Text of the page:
These life improvements don’t happen magically. They usually happen through the help and interaction of people. Remember that nothing on this earth, absolutely nothing, happens without other people helping you to make it happen, and this goes especially for any kind of desired improvement in either your personal life or in society in general.
In my first post on Iron Man I talked about the world as a kind of vast, interconnected web (Indra’s net) in which every action has a consequence. The Hindu/Buddhist idea of karma is quite real but there is nothing mystical or metaphysical about it. It is simple cause and effect. It is like Newton’s third law of motion applied to the realm of human psychology. If you are good enough to enough people over a long enough period of time, eventually all this energy put out will start to come back to you. Sooner or later, a Dr. Erskine will see you for who you are and give you the break you need. Just remember that “Dr. Erskine” is usually not just one person but many, and that his “Super Soldier serum” can take many forms. It can be informational resources or tangible resources like money, favors or services, but when it comes from enough people over enough time, this can translate into greatly improved life circumstances. And human nature is such that people will more likely want to help if they see you setting a positive example, not a negative one.
Mind you, not everyone you are good to will be good to you or others in return. Some will forget, use you, or take your goodness for granted, and that’s just life. Either continue loving them unconditionally if you can manage to do that, or just stop giving them your energy and save it for those who do deserve it. But if you use these kinds of human flaws as a pretext for holding back from helping others, you’ll essentially be setting fire to your karmic crop before you’ve had a chance to harvest it. And this is usually the problem with people who try to be good but eventually give up out of frustration. They do it for a while, but it doesn’t seem to cause dramatic changes in a short period of time, so they get frustrated and stop trying.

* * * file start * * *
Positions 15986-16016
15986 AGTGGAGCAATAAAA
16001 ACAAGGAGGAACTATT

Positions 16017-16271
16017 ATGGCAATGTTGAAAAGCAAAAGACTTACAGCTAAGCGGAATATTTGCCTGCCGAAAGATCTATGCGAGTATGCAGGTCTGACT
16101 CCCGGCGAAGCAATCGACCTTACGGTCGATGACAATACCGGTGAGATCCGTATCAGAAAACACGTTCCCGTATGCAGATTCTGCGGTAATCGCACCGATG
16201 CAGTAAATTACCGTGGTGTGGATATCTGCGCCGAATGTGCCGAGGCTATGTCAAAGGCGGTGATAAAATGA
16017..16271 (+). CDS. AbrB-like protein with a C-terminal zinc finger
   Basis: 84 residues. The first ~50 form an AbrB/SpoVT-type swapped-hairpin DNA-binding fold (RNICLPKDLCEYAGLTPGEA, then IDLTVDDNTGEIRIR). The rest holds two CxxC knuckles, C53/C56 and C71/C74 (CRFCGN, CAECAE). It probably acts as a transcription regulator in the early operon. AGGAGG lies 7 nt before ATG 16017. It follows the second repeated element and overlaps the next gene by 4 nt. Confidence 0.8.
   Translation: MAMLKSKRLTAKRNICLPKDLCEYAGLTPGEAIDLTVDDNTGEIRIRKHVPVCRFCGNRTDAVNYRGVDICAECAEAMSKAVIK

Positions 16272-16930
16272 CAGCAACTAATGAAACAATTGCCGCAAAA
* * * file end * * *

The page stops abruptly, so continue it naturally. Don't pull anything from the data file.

And so the key isn’t just being good. It is being good despite life’s vicissitudes and despite the sense that it sometimes feels like being good doesn’t get you anywhere. The key is to be good for its own sake, otherwise you won’t be able to maintain the behavior in the face of discouragement (and you will get discouraged).
Asking For Help From Allies
Cap is not only honorable, compassionate, and just, he is also a consummate strategist and a man of action. This means that he plans out concrete steps to take and then he acts on those plans.
But he also knows his limits which, in a universe like Marvel’s which is inhabited by so many powerful beings, is quite considerable (comparatively speaking). Cap knows there are many things he can’t do by himself, so he frequently asks for help from others and has the guts to do so boldly, without shame, without worrying what people will think.
And here’s the thing: they usually say “yes.” They say “yes” for all the reasons I’ve laid out above. It’s really hard to say “no” to a guy like Cap when he lives and acts the way he does, when he so often puts others above himself. So this is one way you can transform your life (or society) for the better, through the help of others and by being a person of honor and integrity so that people will be compelled to say yes when you ask them for help—just as in Avengers vs. X-Men #11, when even the Hulk (famous for saying things like “No, go away!” or “Leave Hulk alone!”) says yes when Cap asks for his help.
All this isn’t just some cheap, dime-store philosophy. It is deceptively simply wisdom that is difficult to put into practice but can yield profound results. The only way to prove to yourself that it works is to try it. But “try” doesn’t mean to do it half-heartedly for a few weeks, conclude that it doesn’t work, and then revert back to old ways and habits. It means total commitment for, at the very least, years. But I promise you that if you do all this, it works. It really works. I could give you many examples from my own life, but I’d rather not bore you that way. And whether you desire to change your own life, change society, or probably both, this is how you do it. You lead by example. Or, as Gandhi said, ““If we could change ourselves, the tendencies in the world would also change. As a man changes his own nature, so does the attitude of the world change towards him. […] We need not wait to see what others do.” (This is sometimes incorrectly quoted as, “Be the change you wish to see in the world,” but the meaning is close enough.)
In other words, personal and societal transformation go hand in hand.
So no excuses. Don’t wait. Start now. It doesn’t matter how small your actions are, they all count. They all matter. Don’t try to pull off epic feats. Start tiny. It doesn’t matter if you’re poor, weak, or marginalized. Actually, it’s kind of better to start from such a place of disadvantage.
Because a weak man knows the value of strength.